Credit card debt is not sustainable. Any high-interest debt will seriously mess up a family’s finances. But even debt, such as a mortgage, that is backed by an asset could cause trouble if interest rates were to rise. Central banks in North America are predicting low interest rates for a couple years yet, which is a great opportunity to pay off debt. Because in the long term, no one wants to retire with debt.

Have you had to make tough decisions between making debt payments and paying bills? How did you deal with it? If not, how would you deal with a sudden increase in interest rates?

3 thoughts on “Unsustainable debt”

  1. I guess I don’t understand why someone would walk away from a house because its mortgage’s principal balance exceeds its current market value.

    One buys a house to live in for a long time and knows how much the monthly payment will be when he buys the house (adjustable-rate mortgages not withstanding). If its value happens to drop along the way, that doesn’t change the monthly payment or make the house any less liveable.

    I bought my apatrmment in 1989 when interest rates were high, as were housing prices. By the early 1990s, housing prices had fallen a lot, as had interest rates. I had a 5-year ARM so I refinanced the loan and dropped the monthly payment by nearly 40%. But I was for a few years underwater, as apartment prices had fallen greatly, too. While that bothered me a little, I had no plans to sell the place so the decline in what I *could* get for my place had no real impact on my life.

    By the end of the 1990s, the housing market had rebounded and in the 2000s it kept rising. Even today, despite some residual declines I could still get more than what I paid in 1989. But I have no plans on moving, as this is where I live, so any unrealized gain means about as much to me now as any unrealized loss did in the early 1990s.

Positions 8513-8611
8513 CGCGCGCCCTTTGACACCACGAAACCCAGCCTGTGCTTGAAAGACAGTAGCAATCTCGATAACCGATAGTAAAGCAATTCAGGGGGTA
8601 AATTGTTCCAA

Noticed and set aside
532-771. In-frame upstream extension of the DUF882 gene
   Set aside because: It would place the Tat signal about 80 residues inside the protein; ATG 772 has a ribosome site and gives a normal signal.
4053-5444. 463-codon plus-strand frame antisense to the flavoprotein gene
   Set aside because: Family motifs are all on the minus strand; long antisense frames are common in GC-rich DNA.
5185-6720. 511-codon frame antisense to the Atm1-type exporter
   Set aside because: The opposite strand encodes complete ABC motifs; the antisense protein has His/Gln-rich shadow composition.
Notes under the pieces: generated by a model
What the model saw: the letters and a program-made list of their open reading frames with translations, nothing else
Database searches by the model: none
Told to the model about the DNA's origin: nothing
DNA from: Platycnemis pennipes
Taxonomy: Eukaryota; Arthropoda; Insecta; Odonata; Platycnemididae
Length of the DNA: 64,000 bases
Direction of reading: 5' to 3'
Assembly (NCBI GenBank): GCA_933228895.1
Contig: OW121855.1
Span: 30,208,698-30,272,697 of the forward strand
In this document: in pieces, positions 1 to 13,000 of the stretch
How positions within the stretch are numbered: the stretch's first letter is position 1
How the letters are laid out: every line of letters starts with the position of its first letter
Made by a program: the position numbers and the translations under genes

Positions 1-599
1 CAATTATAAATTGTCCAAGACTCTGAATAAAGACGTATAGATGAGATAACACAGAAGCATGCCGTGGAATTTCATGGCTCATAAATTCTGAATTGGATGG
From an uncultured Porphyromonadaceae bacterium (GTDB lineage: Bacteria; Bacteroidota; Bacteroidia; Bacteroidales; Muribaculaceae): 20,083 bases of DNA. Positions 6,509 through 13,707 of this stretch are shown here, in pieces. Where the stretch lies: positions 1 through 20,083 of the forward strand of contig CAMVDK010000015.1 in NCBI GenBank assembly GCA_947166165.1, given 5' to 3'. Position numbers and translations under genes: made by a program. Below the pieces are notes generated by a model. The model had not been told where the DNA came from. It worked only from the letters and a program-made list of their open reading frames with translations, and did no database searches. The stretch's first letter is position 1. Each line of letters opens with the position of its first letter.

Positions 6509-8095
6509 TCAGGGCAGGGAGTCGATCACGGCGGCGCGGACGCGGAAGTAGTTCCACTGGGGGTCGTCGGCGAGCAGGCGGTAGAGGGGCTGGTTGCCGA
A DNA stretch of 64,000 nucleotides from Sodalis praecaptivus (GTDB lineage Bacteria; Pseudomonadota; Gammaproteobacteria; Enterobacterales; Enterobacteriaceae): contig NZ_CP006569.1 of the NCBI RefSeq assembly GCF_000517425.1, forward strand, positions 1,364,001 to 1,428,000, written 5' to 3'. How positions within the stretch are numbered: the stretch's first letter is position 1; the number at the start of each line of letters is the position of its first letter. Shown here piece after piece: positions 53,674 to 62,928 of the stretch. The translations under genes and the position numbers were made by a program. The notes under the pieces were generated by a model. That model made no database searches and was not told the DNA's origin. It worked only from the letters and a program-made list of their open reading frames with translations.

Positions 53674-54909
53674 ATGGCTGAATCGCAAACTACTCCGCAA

Meanwhile, after taking advantage of the low interest rates in the early 1990s, I paid off the mortgage in 1998, becoming debt-free, and making a big first step towards early retiring in 2008 at age 45.

  2. Everyone should do a search for videos and articles by Ann Pettifor. I have learned many things from her, including the correction of a mistake that everyone makes:
    Debts are not paid for on the whole by selling home and hearth; they are paid out of income. When wages fall and jobs are lost, the income for repayment dries up. This is different from loans to a country: Since the time of the Milner Group in the 1800’s, they looked at national loans as being secured by the nations’ taxes.

  3. Sarah, you’re right that debt is paid from income and also that nations’ creditworthiness is based on their ability to collect taxes. That’s why it’s possible for both families and nations to get into trouble when interest rates rise or income falls. Although a small amount of debt is acceptable and will help a family (or nation) get ahead if properly invested, more debt leads to more risk.